The Girls' History and Culture Reader: The Twentieth Century provides scholars, instructors, and students with the most influential essays that have defined the field of American girls' history and culture. A relatively new and energetic field of inquiry, girl-centered research is critical for a fuller understanding of women and gender, a deeper consideration of childhood and adolescence, and a greater acknowledgment of the significance of generation as a historical force in American culture and society.
Bringing together work from top scholars of women and youth, The Girls' History and Culture Reader: The Twentieth Century illustrates girls' centrality to major twentieth-century forces such as immigration, labor, feminism, and consumerism. Themes in this pioneering volume include girls' use of fashion and music, their roles as workers, their friendships, and new ideas about girls' bodies. While girls in the twentieth century found new avenues for personal ambition and self-expression, especially at school and in the realm of leisure and popular culture, they continued to wrestle with traditional ideas about feminine identity, socialization, and sexuality.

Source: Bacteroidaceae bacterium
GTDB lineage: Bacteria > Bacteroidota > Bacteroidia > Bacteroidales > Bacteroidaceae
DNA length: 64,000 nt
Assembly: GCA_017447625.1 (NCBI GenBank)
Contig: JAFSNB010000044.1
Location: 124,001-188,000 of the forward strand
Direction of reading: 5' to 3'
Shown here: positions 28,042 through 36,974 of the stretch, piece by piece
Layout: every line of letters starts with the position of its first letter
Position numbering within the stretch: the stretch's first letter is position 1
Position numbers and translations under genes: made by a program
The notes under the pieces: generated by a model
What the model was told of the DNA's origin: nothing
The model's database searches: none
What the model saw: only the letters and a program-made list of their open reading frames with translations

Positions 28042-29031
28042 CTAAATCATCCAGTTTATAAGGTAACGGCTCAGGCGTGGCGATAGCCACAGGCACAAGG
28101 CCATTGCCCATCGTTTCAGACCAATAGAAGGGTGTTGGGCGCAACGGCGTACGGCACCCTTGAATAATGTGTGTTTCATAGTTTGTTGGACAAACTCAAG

Contributors are Joan Jacobs Brumberg, Rachel Devlin, Susan J. Douglas, Miriam Forman-Brunell, Kyra D. Gaunt, Mary Celeste Kearney, Ilana Nash, Mary Odem, Leslie Paris, Kathy Peiss, Vicki L. Ruiz, Kelly Schrum, and Judy Yung.